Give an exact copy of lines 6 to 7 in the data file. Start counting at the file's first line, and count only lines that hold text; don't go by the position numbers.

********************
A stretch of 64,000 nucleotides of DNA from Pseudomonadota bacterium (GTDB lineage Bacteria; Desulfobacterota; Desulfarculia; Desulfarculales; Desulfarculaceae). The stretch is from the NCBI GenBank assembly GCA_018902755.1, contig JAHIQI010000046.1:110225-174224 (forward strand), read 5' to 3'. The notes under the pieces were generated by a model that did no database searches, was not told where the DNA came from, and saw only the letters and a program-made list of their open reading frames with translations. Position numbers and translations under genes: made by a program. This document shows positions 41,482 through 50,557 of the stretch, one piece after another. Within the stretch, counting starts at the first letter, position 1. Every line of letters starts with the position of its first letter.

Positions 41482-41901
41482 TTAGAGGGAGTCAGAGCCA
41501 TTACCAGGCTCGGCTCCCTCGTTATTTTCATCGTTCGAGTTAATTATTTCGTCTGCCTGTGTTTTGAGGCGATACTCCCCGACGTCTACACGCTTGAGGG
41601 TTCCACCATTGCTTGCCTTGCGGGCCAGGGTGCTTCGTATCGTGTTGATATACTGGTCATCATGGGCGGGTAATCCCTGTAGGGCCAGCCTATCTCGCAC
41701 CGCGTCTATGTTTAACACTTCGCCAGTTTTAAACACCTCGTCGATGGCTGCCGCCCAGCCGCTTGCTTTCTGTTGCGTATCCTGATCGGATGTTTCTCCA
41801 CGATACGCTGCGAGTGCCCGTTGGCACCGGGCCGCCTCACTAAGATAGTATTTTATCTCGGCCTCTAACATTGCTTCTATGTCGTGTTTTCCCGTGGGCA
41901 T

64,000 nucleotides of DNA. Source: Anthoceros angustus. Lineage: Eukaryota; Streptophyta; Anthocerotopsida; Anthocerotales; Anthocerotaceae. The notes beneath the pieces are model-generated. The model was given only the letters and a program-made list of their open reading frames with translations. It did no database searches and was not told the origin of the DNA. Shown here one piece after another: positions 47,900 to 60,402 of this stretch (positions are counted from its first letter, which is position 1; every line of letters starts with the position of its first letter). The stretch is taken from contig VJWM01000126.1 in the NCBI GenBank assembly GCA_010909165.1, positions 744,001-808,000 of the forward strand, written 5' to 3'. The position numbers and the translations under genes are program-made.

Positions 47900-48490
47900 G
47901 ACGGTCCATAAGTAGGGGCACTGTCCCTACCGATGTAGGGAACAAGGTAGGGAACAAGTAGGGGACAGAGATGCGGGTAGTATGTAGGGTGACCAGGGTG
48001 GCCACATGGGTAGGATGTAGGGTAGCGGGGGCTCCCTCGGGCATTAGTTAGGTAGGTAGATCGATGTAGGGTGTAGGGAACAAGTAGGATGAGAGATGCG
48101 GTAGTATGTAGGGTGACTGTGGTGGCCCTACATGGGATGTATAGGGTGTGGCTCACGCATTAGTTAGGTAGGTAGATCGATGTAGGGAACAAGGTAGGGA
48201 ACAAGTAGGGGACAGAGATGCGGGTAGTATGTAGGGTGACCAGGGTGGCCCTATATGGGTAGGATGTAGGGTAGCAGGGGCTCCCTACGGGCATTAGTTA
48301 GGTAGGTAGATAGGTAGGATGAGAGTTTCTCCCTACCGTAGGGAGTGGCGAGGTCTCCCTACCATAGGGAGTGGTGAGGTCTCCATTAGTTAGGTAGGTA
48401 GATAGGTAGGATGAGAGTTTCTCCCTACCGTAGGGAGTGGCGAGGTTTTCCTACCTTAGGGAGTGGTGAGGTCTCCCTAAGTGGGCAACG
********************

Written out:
41701 CGCGTCTATGTTTAACACTTCGCCAGTTTTAAACACCTCGTCGATGGCTGCCGCCCAGCCGCTTGCTTTCTGTTGCGTATCCTGATCGGATGTTTCTCCA
41801 CGATACGCTGCGAGTGCCCGTTGGCACCGGGCCGCCTCACTAAGATAGTATTTTATCTCGGCCTCTAACATTGCTTCTATGTCGTGTTTTCCCGTGGGCA